London Capital & Finance logo

It has only been a week since four practitioners at Smith & Williamson were appointed as administrators of London Capital & Finance - by London Capital & Finance itself - but already the administrators have made a poor start in reassuring creditors that they are on their side and not the people who appointed them.

First, on the second day of their appointment, Smith & Williamson referred to London Capital & Finance's investors as "sophisticated or high net worth" in a statement to Professional Adviser.

Exactly how many of LCF's investors qualify as high net worth or sophisticated will only become clear when the FCA or the administrators get round to reviewing what evidence LCF has retained on file that its investors did, in reality, meet those criteria. FCA regulations require them to hold such evidence for any investors who invested on that basis (COBS 4.12.9 onwards).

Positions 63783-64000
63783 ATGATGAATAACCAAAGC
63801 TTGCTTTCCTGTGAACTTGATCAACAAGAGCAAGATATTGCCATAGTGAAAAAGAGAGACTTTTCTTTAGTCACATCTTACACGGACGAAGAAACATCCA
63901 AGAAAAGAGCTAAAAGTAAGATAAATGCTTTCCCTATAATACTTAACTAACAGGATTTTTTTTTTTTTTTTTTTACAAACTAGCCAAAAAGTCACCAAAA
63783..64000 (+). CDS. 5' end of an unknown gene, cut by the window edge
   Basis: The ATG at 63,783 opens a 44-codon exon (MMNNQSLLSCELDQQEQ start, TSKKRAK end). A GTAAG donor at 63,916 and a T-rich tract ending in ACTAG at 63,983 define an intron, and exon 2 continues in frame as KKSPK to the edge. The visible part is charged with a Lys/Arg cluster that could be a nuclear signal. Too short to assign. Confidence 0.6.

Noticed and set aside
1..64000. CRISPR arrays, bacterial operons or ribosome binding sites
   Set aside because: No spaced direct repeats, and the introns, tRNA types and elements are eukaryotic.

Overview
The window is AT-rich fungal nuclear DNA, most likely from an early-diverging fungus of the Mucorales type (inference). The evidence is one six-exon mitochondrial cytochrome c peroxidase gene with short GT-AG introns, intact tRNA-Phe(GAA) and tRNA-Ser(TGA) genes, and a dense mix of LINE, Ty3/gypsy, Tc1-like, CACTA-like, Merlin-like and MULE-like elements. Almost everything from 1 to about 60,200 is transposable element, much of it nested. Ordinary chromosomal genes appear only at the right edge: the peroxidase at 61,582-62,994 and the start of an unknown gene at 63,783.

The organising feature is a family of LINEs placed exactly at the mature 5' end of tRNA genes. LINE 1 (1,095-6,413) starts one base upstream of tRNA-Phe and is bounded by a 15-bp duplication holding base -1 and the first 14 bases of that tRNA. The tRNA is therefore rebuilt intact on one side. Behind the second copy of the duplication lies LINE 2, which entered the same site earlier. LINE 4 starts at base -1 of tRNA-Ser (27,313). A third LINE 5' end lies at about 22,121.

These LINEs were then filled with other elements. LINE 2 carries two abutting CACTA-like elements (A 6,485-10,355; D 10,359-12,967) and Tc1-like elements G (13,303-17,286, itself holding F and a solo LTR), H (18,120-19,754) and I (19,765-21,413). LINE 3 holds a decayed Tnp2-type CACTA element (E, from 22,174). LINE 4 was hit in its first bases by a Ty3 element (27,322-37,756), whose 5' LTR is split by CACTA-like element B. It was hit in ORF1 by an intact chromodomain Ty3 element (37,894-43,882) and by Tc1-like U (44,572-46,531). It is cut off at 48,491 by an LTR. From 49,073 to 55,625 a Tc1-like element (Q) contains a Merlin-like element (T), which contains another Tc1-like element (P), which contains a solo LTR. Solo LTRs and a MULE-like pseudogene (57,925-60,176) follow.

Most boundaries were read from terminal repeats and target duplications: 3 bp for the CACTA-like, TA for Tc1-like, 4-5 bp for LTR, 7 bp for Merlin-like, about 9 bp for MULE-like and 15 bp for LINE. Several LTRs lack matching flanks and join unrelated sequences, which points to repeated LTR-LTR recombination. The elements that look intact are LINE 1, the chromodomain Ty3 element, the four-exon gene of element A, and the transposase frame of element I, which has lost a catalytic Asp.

For the moment, however, it is clear from the FCA's Second Supervisory Notice, and the personal statements of LCF investors on the Facebook action group and elsewhere, that a significant number of LCF's investors did not qualify as high-net-worth or sophisticated. Given that this contributed to LCF calling in administrators in the first place, parroting the idea that LCF's investors were mostly high-net-worth or sophisticated when the administrator has not had nearly enough time to establish that is a clear blunder.

Smith & Williamson has since rowed back from its claim that LCF investors were HNW/sophisticated, saying it should have been better worded.

This statement was then followed by an interview on the BBC's Money Box programme on Sunday 3rd Fenruary between BBC presenter Paul Lewis and Smith & Williamson's Finbar O'Connell. After a brief interview with an LCF investor (who made it very clear that he was not a sophisticated investor, and had invested money that he couldn't afford to lose), and a brief overview of the numbers, O'Connell made an astonishing statement: Continue reading...